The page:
Building trust in food systems – here and in Cambodia

A version of this article originally appeared in the UC ANR Food Blog.

What is the role of trust in our food system? In the United States, our trust in food is often implicit. We can generally trust that the fruits and vegetables we buy at a grocery store or farmers market are safe to eat — and we are often free to shop without even thinking about that trust.

Between farmers and agricultural scientists too, trust often plays an important role. If you’re a farmer, you need to be able to trust that investing your time or money in a new technique or in attending a workshop will indeed improve your business.

But it can be easy to forget that trust is a critical first step in many of these agricultural relationships.

In a vegetable field, Thort holds open the net door of a net house, with someone standing inside among the vegetable rows
Thort Chuong (now a Fulbright scholar and UC Davis grad student) welcomes us into a nethouse in Cambodia, owned by a farmer who tried it after joining a savings group and hearing about this new way he could grow vegetables without spraying pesticides. Karen LeGrand of UC Davis stands inside, among the leafy green seedlings in the nethouse. 

Establishing trust between actors in a food system has been critical for a Horticulture Innovation Lab project in Cambodia, focused on Continue reading Building trust in food systems – here and in Cambodia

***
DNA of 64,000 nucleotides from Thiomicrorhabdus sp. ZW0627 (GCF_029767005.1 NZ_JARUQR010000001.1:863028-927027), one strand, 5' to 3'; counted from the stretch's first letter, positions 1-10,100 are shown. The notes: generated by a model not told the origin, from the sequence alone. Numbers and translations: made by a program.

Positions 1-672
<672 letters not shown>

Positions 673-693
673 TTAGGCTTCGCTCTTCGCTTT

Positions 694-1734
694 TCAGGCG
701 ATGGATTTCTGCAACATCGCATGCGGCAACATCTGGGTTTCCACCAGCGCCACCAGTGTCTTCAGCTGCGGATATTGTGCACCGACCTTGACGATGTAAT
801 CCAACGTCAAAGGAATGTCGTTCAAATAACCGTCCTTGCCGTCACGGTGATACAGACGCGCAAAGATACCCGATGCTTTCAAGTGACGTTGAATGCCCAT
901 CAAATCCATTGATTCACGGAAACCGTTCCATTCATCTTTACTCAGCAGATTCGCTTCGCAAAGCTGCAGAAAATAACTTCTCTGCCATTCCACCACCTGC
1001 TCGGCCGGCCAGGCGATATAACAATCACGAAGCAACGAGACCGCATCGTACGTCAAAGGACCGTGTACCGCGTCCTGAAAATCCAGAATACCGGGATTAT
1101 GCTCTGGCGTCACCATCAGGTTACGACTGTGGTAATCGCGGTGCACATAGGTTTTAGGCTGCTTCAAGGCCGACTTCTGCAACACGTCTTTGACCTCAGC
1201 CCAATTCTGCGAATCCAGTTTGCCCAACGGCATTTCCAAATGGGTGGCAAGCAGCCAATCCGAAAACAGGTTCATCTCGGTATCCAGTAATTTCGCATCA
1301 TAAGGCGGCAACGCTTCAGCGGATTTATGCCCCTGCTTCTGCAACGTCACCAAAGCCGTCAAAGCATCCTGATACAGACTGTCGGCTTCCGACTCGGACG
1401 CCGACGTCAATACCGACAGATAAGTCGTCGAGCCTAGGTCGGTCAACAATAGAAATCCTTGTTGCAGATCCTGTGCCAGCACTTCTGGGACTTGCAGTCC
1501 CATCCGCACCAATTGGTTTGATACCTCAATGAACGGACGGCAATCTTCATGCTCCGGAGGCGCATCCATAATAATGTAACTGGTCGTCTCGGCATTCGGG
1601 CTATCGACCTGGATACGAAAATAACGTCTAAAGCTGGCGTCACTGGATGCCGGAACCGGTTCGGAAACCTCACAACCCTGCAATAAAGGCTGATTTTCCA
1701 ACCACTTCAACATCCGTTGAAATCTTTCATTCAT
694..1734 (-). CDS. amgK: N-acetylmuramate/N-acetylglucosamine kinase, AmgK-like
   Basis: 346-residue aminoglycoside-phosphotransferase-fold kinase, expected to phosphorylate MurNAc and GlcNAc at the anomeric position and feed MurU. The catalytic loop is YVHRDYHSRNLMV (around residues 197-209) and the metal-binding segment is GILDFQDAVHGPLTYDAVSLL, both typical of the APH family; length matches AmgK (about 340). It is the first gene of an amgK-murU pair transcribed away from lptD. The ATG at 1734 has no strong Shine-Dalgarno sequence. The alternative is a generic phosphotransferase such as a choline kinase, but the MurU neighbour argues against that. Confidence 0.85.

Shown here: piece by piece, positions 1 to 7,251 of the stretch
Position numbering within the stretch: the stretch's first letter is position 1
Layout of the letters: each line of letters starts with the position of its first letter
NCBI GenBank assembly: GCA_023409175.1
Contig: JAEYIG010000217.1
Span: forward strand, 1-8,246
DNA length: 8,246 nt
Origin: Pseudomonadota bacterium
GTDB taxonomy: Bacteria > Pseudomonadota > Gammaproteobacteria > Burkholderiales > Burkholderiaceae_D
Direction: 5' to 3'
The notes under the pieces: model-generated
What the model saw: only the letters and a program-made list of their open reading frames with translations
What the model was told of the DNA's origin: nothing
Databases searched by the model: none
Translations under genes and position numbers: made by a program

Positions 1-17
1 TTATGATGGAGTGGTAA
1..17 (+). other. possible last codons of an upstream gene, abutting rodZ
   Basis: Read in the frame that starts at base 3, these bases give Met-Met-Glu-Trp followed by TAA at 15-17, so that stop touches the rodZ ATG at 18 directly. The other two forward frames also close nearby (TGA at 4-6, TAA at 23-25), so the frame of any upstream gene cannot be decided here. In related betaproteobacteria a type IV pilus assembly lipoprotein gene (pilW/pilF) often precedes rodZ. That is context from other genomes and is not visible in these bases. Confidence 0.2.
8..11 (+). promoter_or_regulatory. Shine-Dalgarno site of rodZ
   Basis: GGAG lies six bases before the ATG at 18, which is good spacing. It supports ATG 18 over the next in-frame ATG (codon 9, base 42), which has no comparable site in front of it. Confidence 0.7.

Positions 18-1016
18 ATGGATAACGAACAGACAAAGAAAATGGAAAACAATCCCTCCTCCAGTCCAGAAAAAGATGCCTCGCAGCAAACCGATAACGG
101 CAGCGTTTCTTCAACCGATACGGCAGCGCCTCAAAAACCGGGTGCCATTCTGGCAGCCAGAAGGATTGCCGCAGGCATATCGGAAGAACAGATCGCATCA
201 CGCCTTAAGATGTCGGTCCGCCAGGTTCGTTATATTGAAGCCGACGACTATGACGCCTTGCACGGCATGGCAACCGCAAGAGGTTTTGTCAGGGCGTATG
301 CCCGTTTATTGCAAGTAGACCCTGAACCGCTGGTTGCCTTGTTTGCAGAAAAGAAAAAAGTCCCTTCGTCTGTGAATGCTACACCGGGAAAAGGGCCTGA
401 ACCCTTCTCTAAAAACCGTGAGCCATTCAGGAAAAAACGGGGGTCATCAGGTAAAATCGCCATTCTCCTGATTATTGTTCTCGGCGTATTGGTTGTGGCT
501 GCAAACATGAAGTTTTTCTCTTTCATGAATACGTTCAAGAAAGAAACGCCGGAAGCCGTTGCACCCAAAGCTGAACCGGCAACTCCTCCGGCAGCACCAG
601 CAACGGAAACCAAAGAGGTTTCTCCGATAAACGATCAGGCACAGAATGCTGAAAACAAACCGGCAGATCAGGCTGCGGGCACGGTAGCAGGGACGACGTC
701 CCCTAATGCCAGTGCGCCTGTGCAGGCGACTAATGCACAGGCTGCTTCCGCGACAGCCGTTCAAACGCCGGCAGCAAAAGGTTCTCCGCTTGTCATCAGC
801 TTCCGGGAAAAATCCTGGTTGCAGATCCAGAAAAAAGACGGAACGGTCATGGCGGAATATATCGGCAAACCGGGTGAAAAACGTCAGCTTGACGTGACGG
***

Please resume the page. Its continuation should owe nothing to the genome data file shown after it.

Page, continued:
In memoriam: Norman Looney

Norman E. Looney, a tireless advocate for horticulture in developing countries and founding member of the Horticulture Innovation Lab’s International Advisory Board, died March 26 in Vancouver, British Columbia. He was 77.

Norm Looney, portrait
Norman Looney led efforts to recognize horticulture as a means to reduce poverty.

Looney served an unprecedented two terms as president of the International Society for Horticultural Science (ISHS), founded the Global Horticulture Initiative, and was instrumental in the Global Horticulture Assessment. He served on the Horticulture Innovation Lab’s International Advisory Board from 2009 to 2013. He received his Ph.D. in horticulture at Washington State University.

Trained first as an agricultural science educator and then as a plant physiologist and pomologist, Looney achieved early recognition for his
pioneering research on the biochemistry and physiology of fruit ripening. Over a 35-year career Continue reading In memoriam: Norman Looney